I’m working on building an elaborate marketing and e-commerce system. I just don’t feel like anyone has done it right, so I’m taking a stab at it.
Here’s why I think the other software vendors have done such a poor job: lack of design in their process. I intend to make a system that’s pleasant and easy to use, that “gets out of the way” of users’ tasks. And I’m not going to get there without design.
The real definition of design
Here in the web development world, most people think that design is “putting a pretty face” on interfaces. Making things shiny and aesthetic. Most people think of it as something you do at the end of the process.
Those people are wrong.
Design is about building the experience of your product or service or website. Sure, it can be about graphics, but it’s more broad than that. A designer is concerned about choosing whether or not to use a graphic for something, and how a graphic may aid a user in performing his or her task. A designer can also identify when using a graphic may actually create a poor experience.
I hadn’t done any design
Last week, I wanted to build a small piece of the system for a need of my own, and it didn’t have much to do with the rest of the system. I sat down to begin designing this piece and hit a wall. It was very frustrating because the piece was very simple, yet I couldn’t see it in my head.
My problem was that I didn’t have a blueprint of what the rest of the system would look like. I knew what I wanted for it to do, but not what that should look like. So I sat down for a couple nights with a graphics program open and mocked up what a screen from this system should look like.
(If I weren’t so high maintenance, I could have just used a pen and paper, so don’t get discouraged if you’ve never used Photoshop before.)
Now my head is actually pretty clear, and it doesn’t seem so troublesome to write the software. I’m actually looking forward to doing it now!
Here’s how this applies to you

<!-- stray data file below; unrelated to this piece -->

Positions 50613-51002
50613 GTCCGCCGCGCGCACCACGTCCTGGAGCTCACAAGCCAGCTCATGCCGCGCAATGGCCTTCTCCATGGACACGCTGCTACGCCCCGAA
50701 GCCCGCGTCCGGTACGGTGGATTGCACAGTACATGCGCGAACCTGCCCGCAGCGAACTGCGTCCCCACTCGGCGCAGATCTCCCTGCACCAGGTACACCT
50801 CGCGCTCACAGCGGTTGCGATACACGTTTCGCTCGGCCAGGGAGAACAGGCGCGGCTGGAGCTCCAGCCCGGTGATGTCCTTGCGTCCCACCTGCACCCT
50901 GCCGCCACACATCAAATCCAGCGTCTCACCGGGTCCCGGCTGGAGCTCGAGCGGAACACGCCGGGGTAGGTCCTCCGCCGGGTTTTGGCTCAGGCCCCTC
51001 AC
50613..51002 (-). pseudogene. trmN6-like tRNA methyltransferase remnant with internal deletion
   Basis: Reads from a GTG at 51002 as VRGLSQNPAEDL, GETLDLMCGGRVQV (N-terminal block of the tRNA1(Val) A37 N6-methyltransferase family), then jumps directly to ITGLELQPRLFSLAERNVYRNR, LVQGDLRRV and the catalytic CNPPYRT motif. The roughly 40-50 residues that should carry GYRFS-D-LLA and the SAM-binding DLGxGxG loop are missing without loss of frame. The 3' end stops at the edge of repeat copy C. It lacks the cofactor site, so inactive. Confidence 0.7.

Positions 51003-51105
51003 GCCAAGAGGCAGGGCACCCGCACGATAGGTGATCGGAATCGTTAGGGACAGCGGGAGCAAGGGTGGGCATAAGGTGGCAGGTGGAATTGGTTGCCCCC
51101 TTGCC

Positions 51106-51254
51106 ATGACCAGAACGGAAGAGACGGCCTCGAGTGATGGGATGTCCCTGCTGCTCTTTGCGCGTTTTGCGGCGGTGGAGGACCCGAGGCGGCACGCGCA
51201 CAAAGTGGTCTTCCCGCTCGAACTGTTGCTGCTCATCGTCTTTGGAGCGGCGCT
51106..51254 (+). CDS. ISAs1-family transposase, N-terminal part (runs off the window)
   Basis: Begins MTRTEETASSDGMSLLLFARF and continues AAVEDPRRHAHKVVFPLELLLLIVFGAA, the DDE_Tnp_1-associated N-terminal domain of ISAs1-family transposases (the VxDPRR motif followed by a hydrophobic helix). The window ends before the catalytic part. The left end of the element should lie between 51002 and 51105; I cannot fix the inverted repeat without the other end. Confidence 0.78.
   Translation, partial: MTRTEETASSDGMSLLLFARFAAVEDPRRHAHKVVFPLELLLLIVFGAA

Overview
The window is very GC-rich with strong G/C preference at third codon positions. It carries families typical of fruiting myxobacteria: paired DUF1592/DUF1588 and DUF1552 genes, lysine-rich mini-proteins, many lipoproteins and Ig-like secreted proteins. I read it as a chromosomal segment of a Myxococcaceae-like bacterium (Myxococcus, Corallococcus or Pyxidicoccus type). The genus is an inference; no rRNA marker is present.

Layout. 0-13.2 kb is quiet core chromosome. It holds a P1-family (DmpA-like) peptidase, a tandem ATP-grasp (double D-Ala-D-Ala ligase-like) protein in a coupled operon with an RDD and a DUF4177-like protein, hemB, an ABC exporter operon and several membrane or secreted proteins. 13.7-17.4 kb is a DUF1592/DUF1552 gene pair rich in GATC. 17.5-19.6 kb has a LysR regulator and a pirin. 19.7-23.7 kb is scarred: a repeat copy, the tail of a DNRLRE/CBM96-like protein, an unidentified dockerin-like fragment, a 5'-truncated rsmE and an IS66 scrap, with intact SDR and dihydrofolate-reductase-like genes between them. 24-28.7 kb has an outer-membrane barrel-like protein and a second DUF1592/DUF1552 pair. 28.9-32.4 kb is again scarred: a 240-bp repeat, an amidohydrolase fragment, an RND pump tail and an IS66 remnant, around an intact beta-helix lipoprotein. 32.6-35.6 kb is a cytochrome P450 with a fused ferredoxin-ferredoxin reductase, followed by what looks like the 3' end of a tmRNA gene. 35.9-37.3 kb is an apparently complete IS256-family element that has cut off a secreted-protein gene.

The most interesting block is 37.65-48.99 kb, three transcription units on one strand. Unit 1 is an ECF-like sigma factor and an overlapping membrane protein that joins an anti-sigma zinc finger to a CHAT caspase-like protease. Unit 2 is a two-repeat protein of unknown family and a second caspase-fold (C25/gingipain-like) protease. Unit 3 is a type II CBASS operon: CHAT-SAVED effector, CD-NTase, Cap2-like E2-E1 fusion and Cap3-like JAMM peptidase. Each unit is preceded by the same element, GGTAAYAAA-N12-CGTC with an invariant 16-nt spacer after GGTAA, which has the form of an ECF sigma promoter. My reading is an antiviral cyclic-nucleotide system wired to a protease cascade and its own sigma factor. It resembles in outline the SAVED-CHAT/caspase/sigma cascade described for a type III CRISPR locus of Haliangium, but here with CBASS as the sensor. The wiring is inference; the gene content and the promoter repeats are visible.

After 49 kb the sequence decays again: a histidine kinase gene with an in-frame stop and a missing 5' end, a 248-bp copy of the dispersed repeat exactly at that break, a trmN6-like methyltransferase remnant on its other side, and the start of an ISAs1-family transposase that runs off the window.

I think that design should be involved in creating strategy, and vice versa. You need that vision of what things will look like, and you need to find a way to make it tangible. If you don’t know where you’re headed, you’re just going to create a mess of things with any decisions that you make.
This shouldn’t be confused with putting your creativity on lock-down. If you have a creative day and think of a new way to approach things, then update your design and get on with it! If you don’t have time to do it the right way, then you’re definitely not going to have time to fix it in the future.
You should know what the next step looks like before doing any work, and you should know what everything will look like 5 steps down the road. All with the willingness to change those future steps if need be.
Design and communication with teammates
I was lucky to have not been managing someone else. If that were the case, I can’t image how frustrated another team member would have been with me. You’ve heard it before: “I don’t know what I want, but I’ll know it when I see it.” Nobody likes that.
Think of situations where you weren’t sure what the real end goal was. Your (bad) manager gave you a project. Later on, he flew in and scrapped your hard work without really explaining why.
As it turned out, no one had really designed a vision in the first place, so that communication wasn’t there. A rapid design of the end goal would have taken less time than how much time it was going to take you to redo it all.
This same principle has applied with myself and my clients. I’ve worked long hours on something and then had it rejected. Again, rapidly iterating over a proof of concept would have cost everyone less in actual production time.
How can you become a designer today?
How can you set forth on building a strategy for your task, project, and overall business? Have you really thought about it much? In an ideal world where you have infinite time, what would your business look like? What can you do to start down that path today and end the misery of wasted time?
If you’ve thought about this, please share.